On balance though, perhaps it isn’t fair financially to the Frankston home owner. But, then again, the Frankston home owner could probably escape from their burning home, perhaps to the other side of the street or down the road. Whereas, members of my family are likely to have had no escape. There was nowhere to run – roads were impassable, four-storey flames traveling 15-20 km p/h rocketing toward them in an afternoon that turned quickly into night. They didn’t get to watch the MFB hose their house from the comfort of the other side of the street.

    The Premier fittingly commented that “Tragedy has come to our state.” Thankfully, the Government is acting. It won’t bring back the members of my family that have perished. The small grants will not replace them. They will not be a father or a mother to my cousins. These grants will not comfort the mourning. But across the state they may help to rebuild communities devastated, prop up districts destroyed, instill some hope where hope has gone, and help maintain resolve where there is little will to go on.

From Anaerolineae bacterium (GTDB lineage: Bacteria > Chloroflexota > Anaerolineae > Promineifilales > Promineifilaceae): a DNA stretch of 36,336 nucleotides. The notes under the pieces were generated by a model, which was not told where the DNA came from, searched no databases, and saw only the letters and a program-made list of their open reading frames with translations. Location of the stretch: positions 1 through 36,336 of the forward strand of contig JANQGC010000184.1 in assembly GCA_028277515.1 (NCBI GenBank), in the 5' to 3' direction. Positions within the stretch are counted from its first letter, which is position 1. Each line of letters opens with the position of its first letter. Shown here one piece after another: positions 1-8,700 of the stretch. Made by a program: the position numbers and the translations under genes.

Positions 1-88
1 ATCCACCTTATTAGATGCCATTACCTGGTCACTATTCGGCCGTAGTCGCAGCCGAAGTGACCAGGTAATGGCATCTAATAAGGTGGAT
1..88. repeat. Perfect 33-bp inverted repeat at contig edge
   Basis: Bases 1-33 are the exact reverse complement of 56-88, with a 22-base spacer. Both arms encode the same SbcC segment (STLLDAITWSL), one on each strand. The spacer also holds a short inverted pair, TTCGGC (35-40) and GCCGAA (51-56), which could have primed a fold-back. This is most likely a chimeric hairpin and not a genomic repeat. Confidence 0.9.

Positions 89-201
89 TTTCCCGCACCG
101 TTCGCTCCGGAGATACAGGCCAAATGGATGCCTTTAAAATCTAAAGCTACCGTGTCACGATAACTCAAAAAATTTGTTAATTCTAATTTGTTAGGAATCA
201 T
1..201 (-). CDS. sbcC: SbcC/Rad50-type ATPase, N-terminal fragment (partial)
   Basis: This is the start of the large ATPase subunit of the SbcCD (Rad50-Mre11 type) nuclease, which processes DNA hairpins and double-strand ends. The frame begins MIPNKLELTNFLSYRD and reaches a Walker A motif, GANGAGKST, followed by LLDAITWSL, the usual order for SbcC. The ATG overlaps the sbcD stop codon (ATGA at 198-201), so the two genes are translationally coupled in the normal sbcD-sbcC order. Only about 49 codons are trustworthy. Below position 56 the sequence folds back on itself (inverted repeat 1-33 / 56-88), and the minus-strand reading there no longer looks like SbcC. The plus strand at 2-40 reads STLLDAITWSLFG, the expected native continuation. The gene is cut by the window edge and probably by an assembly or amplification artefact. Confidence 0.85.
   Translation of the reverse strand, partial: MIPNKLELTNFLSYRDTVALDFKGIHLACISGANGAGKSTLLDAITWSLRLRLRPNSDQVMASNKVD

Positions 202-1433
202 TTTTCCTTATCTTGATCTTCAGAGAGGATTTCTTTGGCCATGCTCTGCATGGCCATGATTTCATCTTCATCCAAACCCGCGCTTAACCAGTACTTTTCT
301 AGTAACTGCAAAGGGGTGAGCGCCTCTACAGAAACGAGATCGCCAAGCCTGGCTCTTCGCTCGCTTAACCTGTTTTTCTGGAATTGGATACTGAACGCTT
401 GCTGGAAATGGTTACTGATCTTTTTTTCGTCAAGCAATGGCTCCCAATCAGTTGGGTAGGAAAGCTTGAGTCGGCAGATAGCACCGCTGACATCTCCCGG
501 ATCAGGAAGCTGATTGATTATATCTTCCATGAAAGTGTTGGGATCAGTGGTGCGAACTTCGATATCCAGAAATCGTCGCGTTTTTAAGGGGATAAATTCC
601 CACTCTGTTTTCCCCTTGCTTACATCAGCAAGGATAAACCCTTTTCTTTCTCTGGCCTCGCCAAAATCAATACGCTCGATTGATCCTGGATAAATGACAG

22. reds are better in bed

    all resources should be deployed into tracking down the white-anglo freaks that started the fires that killed 201 innocent working class victorians.

    Any organisation that is full of sexually depraved, socially awkward ferrals is a danger to law abiding solid citziens.

    I’d suggest that slater and gordon look at forming a class action against the CFA. most of the fires were started by their members and thus they are partially responsible and should be made to reinburse those that have lost everything.

  23. Anonymous

    [deleted] seems very nervous right now. Does he have [deleted] now!

  24. Anonymous

    Cwaig Wangdon seems very nervous about his AIDS test!

  25. Anonymous

    My name is Banyule Councillor Jenny Mulholland and I’m really happy about the Jake the Snake article and what it means for politics in my area.